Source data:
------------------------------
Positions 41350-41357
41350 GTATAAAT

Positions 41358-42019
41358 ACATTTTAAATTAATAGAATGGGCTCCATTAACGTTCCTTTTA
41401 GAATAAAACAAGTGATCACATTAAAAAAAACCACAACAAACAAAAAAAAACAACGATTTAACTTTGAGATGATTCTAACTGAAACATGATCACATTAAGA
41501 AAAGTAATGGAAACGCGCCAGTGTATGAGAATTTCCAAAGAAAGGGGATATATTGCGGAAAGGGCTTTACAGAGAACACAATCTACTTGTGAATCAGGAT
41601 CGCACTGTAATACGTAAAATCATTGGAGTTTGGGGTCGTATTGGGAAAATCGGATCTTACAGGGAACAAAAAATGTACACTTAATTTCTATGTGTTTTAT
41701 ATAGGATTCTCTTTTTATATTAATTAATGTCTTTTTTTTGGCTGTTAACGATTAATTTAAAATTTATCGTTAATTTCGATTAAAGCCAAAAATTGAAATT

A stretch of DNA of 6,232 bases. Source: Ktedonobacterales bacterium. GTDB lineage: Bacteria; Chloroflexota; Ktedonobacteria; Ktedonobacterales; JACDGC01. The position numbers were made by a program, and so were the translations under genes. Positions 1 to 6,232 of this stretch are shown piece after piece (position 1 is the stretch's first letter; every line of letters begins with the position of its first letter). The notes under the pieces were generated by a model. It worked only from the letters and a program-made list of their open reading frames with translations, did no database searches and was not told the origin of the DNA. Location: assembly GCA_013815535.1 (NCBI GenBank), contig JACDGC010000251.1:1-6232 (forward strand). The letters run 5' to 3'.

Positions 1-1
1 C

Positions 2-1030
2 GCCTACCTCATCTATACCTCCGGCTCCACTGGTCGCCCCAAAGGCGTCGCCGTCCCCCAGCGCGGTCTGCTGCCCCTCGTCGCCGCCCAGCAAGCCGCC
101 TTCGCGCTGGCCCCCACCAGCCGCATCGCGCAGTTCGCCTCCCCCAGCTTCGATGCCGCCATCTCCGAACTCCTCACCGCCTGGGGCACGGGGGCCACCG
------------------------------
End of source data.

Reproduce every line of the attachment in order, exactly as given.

Positions 41350-41357
41350 GTATAAAT

Positions 41358-42019
41358 ACATTTTAAATTAATAGAATGGGCTCCATTAACGTTCCTTTTA
41401 GAATAAAACAAGTGATCACATTAAAAAAAACCACAACAAACAAAAAAAAACAACGATTTAACTTTGAGATGATTCTAACTGAAACATGATCACATTAAGA
41501 AAAGTAATGGAAACGCGCCAGTGTATGAGAATTTCCAAAGAAAGGGGATATATTGCGGAAAGGGCTTTACAGAGAACACAATCTACTTGTGAATCAGGAT
41601 CGCACTGTAATACGTAAAATCATTGGAGTTTGGGGTCGTATTGGGAAAATCGGATCTTACAGGGAACAAAAAATGTACACTTAATTTCTATGTGTTTTAT
41701 ATAGGATTCTCTTTTTATATTAATTAATGTCTTTTTTTTGGCTGTTAACGATTAATTTAAAATTTATCGTTAATTTCGATTAAAGCCAAAAATTGAAATT

A stretch of DNA of 6,232 bases. Source: Ktedonobacterales bacterium. GTDB lineage: Bacteria; Chloroflexota; Ktedonobacteria; Ktedonobacterales; JACDGC01. The position numbers were made by a program, and so were the translations under genes. Positions 1 to 6,232 of this stretch are shown piece after piece (position 1 is the stretch's first letter; every line of letters begins with the position of its first letter). The notes under the pieces were generated by a model. It worked only from the letters and a program-made list of their open reading frames with translations, did no database searches and was not told the origin of the DNA. Location: assembly GCA_013815535.1 (NCBI GenBank), contig JACDGC010000251.1:1-6232 (forward strand). The letters run 5' to 3'.

Positions 1-1
1 C

Positions 2-1030
2 GCCTACCTCATCTATACCTCCGGCTCCACTGGTCGCCCCAAAGGCGTCGCCGTCCCCCAGCGCGGTCTGCTGCCCCTCGTCGCCGCCCAGCAAGCCGCC
101 TTCGCGCTGGCCCCCACCAGCCGCATCGCGCAGTTCGCCTCCCCCAGCTTCGATGCCGCCATCTCCGAACTCCTCACCGCCTGGGGCACGGGGGCCACCG